In 1956 Eisenhower had to decide whether to run for a second term. Health concerns were a major part of this decision. Both his heart attack and the operation for a bowel obstruction had occurred within the previous 12 months (see above). Although his physicians ultimately assured him that he was physically fit to run for re-election, Eisenhower apparently did not have complete confidence in their opinion. In a private conversation he expressed hope that the physicians "knew what they were talking about since the job of being president could not be performed by anyone who was not in good condition." 8
While speaking to his secretary on November 25, 1957, Eisenhower found he could not complete his sentences. When examined he had neither motor nor sensory impairment. The diagnosis was occlusion of the left middle cerebral artery. Eisenhower, who was 67 years old and had three years remaining in his second term of office, was already taking coumadin at this time 6a.
   After remaining in seclusion for 3 days, Eisenhower returned to work, his speech not yet back to normal. To some, the press coverage of his difficulties in this period seemed "unnecessarily savage and sadistic," since some reporters seemed to be counting the number of goofs Eisenhower made during a press conference. But unlike the 1955 heart attack and the 1956 abdominal operation, the 1957 stroke occurred at a time when important presidential meetings were scheduled MORE 6a.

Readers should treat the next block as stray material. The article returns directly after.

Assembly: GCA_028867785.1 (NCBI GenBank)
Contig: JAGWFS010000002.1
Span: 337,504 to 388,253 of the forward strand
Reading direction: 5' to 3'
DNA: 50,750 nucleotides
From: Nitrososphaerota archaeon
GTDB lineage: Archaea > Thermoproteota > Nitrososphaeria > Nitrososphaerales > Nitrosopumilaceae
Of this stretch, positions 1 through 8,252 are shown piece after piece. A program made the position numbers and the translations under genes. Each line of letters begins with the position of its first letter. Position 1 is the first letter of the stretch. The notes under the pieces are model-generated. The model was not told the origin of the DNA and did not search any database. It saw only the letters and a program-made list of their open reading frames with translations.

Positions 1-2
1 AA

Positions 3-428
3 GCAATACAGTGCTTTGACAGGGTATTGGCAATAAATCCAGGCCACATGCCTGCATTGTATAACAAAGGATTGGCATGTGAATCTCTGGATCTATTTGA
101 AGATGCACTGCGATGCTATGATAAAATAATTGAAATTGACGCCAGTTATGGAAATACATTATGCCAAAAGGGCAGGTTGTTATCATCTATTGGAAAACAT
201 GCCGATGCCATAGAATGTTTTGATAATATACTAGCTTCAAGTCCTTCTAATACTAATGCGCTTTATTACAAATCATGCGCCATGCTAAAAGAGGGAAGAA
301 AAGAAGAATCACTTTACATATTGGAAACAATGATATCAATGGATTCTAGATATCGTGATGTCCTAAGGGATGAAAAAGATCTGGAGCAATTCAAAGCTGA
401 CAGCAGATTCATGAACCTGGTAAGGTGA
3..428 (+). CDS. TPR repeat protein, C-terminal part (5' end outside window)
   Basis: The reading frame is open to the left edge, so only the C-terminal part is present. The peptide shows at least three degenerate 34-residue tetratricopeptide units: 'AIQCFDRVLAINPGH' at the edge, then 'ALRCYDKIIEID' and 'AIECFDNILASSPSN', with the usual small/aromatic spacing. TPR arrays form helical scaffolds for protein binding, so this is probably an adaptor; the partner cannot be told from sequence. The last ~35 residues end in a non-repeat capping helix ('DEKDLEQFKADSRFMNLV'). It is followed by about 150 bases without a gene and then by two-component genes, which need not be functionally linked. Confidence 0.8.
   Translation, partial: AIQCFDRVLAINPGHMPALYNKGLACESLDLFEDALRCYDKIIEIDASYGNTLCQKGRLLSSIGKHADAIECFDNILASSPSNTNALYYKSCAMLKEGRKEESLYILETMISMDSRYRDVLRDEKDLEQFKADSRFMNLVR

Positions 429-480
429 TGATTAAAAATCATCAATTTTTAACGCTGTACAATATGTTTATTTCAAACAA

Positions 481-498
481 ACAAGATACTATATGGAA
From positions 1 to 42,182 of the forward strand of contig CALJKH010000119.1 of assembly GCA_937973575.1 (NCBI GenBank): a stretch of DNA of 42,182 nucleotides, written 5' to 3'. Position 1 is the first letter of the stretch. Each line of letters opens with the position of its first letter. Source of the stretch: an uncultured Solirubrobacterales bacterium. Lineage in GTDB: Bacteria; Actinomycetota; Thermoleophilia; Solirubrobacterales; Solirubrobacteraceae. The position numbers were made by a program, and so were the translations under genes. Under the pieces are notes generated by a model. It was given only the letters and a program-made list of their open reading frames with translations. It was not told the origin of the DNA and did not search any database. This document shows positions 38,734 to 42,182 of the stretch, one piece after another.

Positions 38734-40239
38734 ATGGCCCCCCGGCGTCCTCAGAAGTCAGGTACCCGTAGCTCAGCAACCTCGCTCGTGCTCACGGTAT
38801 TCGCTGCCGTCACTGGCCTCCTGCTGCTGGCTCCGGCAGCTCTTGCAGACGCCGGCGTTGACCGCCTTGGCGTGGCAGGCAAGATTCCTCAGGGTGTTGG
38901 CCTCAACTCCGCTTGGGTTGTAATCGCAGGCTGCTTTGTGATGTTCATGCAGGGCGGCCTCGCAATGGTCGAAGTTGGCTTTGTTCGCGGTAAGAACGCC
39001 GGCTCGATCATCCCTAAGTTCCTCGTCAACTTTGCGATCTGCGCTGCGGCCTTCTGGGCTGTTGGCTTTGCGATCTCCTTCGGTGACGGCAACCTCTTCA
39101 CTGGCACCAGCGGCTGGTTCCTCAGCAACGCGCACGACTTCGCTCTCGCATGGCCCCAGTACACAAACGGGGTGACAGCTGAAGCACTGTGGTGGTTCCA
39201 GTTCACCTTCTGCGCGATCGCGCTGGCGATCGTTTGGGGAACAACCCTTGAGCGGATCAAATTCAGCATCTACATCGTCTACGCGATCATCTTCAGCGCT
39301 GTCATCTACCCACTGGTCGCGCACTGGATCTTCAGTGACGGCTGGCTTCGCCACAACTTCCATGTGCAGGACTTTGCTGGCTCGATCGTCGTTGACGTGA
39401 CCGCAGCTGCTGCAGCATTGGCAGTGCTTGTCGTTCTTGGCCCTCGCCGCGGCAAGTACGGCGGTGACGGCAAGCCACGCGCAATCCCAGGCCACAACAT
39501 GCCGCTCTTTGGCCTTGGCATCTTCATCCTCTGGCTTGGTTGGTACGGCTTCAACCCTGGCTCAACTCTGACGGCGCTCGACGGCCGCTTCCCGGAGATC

The first symptoms of cholecystitis occurred in August 1966 with a history of indigestion, belching, postprandial and mild substernal discomfort. Gallbladder x-rays showed cholelithiasis with multiple stones. It was difficult to distinguish the substernal discomfort of gallbladder disease and cardiac disease. Cholecystectomy under general anesthesia on December 12, 1966 was uneventful, and resulted in the removal of 16 stones. Eisenhower was discharged on the 15th hospital day 2.
4 infarcts, 14 arrests
From April through August 1968, Eisenhower had 4 heart attacks and 14 cardiac arrests.

One of the most remarkable and fortunate things about all this is that although he was unconscious a number of times his intellectual functions, memory, and recall and interest in current events were not compromised. His energy reserve was low, however, so his activity was restricted to three periods of 45 minutes out of bed each day. His morale and spirits were magnificent considering all he had been through. 2 MORE

(Between his first infarction in 1955 and the April 1968 infarct, he had suffered two additional infarcts. Thus, the August 1968 event was his seventh myocardial infarction.)
intestinal obstructions
Episodes in May 1967, August 1967, June 1968, December 1968, February 1969. The last of these resulted in an operation on February 23, 1969. (Given Eisenhower's cardiac history in 1968, described above, this must have been a difficult decision). Postoperative convalescence was largely unremarkable, except for the close attention which had to be paid to his fluid status because of his heart disease. 2
prostatic hypertrophy
During the recovery from the February 1969 laparotomy, a suprapubic catheter had to be inserted because of prostatic hypertrophy. 2
balloon pump